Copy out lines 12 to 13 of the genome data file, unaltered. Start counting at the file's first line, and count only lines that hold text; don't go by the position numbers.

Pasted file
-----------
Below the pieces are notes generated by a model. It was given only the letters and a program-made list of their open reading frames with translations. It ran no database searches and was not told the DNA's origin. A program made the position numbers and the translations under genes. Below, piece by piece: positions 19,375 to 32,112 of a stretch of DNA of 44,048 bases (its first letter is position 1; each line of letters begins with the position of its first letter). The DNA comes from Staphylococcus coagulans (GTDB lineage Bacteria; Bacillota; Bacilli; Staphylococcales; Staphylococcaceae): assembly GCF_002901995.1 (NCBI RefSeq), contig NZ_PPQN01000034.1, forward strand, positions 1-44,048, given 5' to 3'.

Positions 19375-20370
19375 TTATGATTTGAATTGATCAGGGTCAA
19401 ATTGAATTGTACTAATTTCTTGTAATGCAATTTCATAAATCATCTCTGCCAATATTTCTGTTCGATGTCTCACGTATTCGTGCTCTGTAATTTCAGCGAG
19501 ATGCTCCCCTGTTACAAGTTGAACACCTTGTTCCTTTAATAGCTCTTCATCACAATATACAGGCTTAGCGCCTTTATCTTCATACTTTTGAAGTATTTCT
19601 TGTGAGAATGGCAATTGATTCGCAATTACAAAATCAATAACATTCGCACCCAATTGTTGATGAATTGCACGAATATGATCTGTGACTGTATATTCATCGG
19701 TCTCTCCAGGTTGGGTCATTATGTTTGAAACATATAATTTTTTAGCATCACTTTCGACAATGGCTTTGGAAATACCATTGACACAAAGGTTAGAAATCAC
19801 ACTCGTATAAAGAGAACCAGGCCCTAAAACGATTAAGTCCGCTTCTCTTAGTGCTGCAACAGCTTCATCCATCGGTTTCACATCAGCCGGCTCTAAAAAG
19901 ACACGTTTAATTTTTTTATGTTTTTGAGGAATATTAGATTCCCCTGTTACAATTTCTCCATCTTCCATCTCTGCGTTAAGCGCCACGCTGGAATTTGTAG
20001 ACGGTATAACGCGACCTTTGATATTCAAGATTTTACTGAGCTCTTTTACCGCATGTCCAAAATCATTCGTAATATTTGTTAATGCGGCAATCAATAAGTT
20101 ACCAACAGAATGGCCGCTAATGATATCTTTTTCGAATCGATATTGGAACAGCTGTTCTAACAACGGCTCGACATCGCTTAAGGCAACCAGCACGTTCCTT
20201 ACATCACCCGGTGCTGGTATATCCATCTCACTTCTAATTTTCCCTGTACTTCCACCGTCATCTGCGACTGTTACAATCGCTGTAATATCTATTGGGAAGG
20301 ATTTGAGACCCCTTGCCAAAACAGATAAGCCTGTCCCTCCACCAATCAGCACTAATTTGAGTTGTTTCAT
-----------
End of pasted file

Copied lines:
20201 ACATCACCCGGTGCTGGTATATCCATCTCACTTCTAATTTTCCCTGTACTTCCACCGTCATCTGCGACTGTTACAATCGCTGTAATATCTATTGGGAAGG
20301 ATTTGAGACCCCTTGCCAAAACAGATAAGCCTGTCCCTCCACCAATCAGCACTAATTTGAGTTGTTTCAT